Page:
Snapchat Inc. (NYSE: SNAP) stock fell almost 5% Monday as its IPO “lockup” term expired on Monday, dropping the shares to an all time-low since it’s launch back in March.Shares plummeted, hitting an all time low of $13.10 per share. Although the company was able to slightly recover from the damages later on, investors believe that this could mark rock bottom for the company. The stock first fell below its $17 IPO price in July and has been under tremendous pressure into this lockup expiration, down 22 percent in one month heading into Monday, according to CNBC.
Since its IPO on March 2, insiders including CEO Evan Spiegel have been barred from selling Snap shares. However, now, early investors and insiders including Spiegel, CTO Robert Murphy and Lightspeed Ventures will be able to sell up to 400 million shares now that the lockup period is over, according to a report by JPMorgan analyst Doug Anmuth.
Other employees will be able to sell up to 782 million, on top of the 400 million, by Aug. 14. By the end of August, over 97% of Snap’s stocks will be eligible to be sold.
MKM strategist Jim Strugger noticed that many of the other social media companies, such as Facebook or LinkedIn, had a similar pattern just like Snap’s during the time of the lockup expiration.
It seemed to be a trend among social media companies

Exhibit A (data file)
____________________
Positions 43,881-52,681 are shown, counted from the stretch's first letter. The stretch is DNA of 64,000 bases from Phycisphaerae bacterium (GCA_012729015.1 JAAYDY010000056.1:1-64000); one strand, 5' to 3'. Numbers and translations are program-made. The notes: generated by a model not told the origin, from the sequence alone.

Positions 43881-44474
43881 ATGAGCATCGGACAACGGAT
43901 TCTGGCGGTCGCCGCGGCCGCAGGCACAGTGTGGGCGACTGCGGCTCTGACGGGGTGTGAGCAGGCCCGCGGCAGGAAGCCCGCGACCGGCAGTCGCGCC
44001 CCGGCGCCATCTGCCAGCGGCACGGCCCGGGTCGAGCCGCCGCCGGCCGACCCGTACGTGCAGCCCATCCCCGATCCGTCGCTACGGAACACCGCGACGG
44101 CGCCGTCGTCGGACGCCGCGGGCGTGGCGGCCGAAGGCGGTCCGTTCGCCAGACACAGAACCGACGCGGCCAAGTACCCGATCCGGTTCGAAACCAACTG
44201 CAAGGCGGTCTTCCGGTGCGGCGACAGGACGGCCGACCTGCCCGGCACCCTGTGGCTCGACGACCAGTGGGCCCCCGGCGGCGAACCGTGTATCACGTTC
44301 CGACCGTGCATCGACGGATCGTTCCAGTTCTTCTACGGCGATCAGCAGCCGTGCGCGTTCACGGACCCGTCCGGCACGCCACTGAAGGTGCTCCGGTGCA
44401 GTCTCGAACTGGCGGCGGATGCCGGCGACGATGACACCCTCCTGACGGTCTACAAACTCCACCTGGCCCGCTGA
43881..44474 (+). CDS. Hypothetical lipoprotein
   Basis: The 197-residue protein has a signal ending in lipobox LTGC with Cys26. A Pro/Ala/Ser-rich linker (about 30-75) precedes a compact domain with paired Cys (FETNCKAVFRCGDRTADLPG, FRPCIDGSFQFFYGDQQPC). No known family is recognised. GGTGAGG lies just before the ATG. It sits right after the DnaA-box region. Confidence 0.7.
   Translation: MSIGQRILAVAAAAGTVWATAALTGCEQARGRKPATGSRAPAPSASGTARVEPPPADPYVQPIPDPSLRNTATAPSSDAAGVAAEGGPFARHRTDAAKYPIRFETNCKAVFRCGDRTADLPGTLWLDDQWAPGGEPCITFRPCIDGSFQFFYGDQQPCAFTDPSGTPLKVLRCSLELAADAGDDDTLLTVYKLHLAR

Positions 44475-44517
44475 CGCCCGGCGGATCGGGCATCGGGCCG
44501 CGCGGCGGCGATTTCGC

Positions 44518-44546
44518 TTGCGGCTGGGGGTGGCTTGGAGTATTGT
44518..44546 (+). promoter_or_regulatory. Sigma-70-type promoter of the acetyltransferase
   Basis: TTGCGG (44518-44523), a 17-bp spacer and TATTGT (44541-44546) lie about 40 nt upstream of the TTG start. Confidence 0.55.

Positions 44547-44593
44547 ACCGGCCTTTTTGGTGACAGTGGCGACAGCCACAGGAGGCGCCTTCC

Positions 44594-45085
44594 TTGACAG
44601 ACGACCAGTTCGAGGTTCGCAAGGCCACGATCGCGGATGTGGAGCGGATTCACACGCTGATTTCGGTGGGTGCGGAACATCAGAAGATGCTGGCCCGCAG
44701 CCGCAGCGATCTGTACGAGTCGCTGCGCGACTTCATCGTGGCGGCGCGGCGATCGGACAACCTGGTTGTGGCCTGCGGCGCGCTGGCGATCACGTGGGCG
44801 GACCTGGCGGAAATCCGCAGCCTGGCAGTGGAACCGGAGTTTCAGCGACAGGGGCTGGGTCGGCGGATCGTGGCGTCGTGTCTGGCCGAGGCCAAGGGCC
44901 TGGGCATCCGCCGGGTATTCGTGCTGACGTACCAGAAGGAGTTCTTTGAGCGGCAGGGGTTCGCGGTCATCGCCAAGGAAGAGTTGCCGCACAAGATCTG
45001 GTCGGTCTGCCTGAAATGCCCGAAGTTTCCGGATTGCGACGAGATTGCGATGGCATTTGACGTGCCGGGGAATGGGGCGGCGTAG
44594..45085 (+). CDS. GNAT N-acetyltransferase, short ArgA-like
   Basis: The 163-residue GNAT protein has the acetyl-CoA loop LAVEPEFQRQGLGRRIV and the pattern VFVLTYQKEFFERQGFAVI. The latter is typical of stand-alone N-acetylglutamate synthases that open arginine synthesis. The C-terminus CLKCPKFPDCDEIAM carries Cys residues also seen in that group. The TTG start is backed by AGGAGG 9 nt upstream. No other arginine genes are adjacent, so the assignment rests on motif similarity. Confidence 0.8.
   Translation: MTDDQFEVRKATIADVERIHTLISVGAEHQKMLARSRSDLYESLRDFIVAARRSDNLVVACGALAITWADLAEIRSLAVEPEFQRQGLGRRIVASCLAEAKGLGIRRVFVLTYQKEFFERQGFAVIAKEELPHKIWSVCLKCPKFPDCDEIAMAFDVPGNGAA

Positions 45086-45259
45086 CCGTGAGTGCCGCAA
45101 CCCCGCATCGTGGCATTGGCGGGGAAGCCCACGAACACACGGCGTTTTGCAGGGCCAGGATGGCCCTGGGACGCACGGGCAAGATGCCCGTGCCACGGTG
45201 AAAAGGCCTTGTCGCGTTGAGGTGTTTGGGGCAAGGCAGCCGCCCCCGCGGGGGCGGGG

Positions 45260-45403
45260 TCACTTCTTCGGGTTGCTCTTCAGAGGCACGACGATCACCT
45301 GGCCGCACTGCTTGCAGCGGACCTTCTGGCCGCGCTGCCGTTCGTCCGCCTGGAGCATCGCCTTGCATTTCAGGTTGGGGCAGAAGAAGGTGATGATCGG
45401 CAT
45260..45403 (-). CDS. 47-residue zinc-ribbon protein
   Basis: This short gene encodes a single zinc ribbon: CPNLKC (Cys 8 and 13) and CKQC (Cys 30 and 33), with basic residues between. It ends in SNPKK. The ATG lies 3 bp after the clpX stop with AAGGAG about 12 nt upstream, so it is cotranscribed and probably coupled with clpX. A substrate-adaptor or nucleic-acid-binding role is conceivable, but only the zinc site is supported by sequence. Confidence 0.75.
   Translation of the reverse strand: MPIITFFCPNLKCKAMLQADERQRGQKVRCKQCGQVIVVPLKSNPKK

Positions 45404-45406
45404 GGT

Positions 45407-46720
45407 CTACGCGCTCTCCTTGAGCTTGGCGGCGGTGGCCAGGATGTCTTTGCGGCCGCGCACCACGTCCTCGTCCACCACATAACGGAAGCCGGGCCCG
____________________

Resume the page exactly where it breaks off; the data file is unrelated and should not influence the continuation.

"Notably, LinkedIn, Twitter and Facebook all bottomed within a week of their lockup expirations, a bias that points to getting directionally long SNAP down here," noted Strugger.
Snap had a disappointing first earnings back in May, mainly due to the fact it was being compared to Facebook. It only recorded 8 million users during that quarter, compared to Facebook having 59 million users globally.
Share prices can move dramatically when lockups expire. For example, Twitter shares fell 18 percent on the day of a key lockup expiry in May 2014, and in November 2012, Facebook jumped 13 percent on its lockup expiry, according to Reuters.
"Often you can see these lockup expirations be more of a bottoming event for stocks rather than a negative event," Michael Graham of Canaccord Genuity told CNBC's "Squawk Alley". "There's a lot of negative sentiment going into an event like this and in this case it will stretch out for several weeks. It does take some time, usually, for the shares to get into the market. I think the more important thing for Snap is to show some execution when they report next Thursday."
It’s not clear whether the stock may jump back or not, but investors will seem to be sticking around and waiting to see if the tech company has an accelerated growth and begins to rise again.
ome analysts project that this could be a buying opportunity. They say that the amount of advertising and growing users on the social media app could cause it to grow even more in the near future.